Memory represents who we are, our habits, our ideologies, and our hopes and fears, but it also gives an indication of who we will become. What Thomas thought she remembered as a child was not always true, but offers a new way of experiencing the Rust Belt. Discovering Daniel Libeskind’s Memory Machine, and then looking at his Berlin Jewish Museum and Memory Foundations in New York City, led me to ask how one can move a city into the future and allow the weight of its past to not diminish, but grow. The distortion of memory caused me to examine the cities of the Rust Belt in a new way. No longer was I looking simply at what the Rust Belt cities were, but I looked at how the false memory of them could shape what they look like in the future.

Initially, I saw a machine as an apparatus that uses power to perform a task, to perform labor. Once I read Thomas’s story and connected with her and Youngstown, I rethought my idea of a machine. Does a machine have to provide labor? Definitions of machines range from a well-organized group of powerful people to a device that transmits a force. Libeskind’s Memory Machine was to “disengage sites and return them to their original location.” While the goal is not to create a time machine, Libeskind’s way of thinking encouraged me to explore new solutions.

Boarded up windows and mothballed houses are very common scenes around Rust Belt cities, common and also very expensive, time consuming, and relatively ineffective. I stumbled across an image of the German Reichstag wrapped in a billowy fabric. I became inspired by artists Christo and Jeanne-Claude to wrap abandoned houses. Their wrapped buildings feature folds that highlight the structure’s features and proportions, revealing the simple essence of a building. Wrapping an abandoned building in fabric would serve practical purposes, keeping out squatters, vermin, and the elements, and protecting the surrounding environment from the potentially harmful materials in the house. The wrapping would also create a quality of impermanence and change.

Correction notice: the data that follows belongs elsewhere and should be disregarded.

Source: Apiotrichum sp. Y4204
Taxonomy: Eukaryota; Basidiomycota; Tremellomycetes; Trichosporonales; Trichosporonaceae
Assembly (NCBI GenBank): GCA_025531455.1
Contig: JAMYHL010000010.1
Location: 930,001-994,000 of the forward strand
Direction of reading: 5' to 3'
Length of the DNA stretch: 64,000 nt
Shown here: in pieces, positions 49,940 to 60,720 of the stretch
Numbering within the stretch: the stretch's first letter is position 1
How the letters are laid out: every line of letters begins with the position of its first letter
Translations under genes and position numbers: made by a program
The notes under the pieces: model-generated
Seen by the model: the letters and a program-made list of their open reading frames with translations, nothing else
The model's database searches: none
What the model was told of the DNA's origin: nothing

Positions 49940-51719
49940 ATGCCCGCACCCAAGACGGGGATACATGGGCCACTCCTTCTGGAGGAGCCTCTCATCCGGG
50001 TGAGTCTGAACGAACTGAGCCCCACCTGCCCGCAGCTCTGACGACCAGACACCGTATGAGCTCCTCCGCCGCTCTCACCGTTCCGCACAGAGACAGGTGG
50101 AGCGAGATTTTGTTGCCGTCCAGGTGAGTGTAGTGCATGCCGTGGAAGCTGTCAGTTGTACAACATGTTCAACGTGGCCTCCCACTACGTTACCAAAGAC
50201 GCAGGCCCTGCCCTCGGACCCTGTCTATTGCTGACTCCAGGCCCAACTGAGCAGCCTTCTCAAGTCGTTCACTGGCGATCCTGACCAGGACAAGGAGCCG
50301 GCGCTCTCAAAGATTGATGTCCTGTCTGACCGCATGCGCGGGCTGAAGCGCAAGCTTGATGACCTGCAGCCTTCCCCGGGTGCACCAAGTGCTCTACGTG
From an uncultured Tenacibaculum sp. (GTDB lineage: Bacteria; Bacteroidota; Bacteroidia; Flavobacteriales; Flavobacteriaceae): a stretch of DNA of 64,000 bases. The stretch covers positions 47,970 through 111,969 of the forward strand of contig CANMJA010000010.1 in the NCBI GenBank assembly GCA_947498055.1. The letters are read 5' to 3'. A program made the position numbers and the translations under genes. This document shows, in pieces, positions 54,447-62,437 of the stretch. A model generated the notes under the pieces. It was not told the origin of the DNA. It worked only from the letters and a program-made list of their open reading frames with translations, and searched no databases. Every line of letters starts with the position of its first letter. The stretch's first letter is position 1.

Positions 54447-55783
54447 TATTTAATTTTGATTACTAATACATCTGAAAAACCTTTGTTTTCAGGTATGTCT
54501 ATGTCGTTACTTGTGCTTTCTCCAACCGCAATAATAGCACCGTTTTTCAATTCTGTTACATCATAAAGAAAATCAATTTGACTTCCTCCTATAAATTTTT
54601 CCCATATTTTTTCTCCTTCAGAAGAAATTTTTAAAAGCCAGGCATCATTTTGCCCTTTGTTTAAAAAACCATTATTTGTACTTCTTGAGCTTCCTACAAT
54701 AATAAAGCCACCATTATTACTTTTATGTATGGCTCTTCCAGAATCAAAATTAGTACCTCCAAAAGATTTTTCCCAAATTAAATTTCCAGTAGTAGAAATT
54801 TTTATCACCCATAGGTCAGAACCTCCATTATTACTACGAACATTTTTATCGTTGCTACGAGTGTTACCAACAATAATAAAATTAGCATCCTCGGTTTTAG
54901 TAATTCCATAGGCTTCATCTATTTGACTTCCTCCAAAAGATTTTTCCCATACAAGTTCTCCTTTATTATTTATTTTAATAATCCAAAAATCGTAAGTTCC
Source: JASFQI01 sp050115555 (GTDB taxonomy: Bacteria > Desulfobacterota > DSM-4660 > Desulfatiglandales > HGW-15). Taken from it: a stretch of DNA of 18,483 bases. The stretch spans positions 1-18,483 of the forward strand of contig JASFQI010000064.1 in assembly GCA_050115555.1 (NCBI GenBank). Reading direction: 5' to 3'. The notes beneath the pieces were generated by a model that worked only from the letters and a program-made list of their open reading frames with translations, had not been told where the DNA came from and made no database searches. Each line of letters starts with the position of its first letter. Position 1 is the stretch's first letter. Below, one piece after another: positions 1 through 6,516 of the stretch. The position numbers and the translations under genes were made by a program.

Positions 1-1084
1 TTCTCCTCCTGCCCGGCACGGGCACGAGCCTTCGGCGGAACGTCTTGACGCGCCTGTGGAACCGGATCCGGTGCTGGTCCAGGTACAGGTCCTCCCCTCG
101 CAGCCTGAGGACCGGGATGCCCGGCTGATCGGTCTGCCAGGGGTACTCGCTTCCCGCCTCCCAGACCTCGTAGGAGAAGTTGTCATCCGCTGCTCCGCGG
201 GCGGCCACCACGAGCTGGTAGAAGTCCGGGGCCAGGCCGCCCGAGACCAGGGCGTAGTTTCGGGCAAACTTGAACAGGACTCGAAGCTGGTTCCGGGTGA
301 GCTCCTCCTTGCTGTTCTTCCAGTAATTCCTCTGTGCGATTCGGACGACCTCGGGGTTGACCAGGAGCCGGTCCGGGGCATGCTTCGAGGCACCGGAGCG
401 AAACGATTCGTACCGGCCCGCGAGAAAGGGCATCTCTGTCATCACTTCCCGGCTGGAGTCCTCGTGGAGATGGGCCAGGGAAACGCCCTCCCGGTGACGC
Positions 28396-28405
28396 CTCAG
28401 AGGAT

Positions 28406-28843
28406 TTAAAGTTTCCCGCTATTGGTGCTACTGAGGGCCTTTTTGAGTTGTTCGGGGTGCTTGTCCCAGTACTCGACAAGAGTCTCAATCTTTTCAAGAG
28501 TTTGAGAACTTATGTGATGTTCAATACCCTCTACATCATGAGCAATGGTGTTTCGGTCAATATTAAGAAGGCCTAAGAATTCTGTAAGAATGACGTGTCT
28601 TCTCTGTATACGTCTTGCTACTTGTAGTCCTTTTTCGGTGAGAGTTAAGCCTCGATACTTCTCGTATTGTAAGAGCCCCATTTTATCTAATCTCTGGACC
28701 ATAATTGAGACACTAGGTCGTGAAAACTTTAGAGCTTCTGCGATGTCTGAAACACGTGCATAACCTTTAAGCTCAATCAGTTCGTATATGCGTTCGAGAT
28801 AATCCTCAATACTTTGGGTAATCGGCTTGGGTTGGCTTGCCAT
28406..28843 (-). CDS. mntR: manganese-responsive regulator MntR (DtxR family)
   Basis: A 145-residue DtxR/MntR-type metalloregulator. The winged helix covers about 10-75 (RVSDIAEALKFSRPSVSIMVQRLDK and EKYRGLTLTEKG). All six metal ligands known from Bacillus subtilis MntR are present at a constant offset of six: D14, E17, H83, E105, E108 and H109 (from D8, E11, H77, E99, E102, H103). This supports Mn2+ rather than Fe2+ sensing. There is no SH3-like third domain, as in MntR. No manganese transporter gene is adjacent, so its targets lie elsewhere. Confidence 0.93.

My machine could utilize technology skimmed from a rocket launcher, a t-shirt gun, a space rover, and a remote-controlled car. From the direction of an operation with a remote control, the machine would shoot out a parachute to engulf the house. The operator would then tie the house up, sealing the house off from the environment but also the environment from the house. I see the wrapping as a way to preserve houses for a time also, allowing them to be unwrapped when funds or support become available to save or re-purpose the building. With the machine, community members like Thomas would be able to meet up and decide which homes needed to be wrapped first, and which could wait. Community members would be active in the decision to wrap and unwrap houses around their city.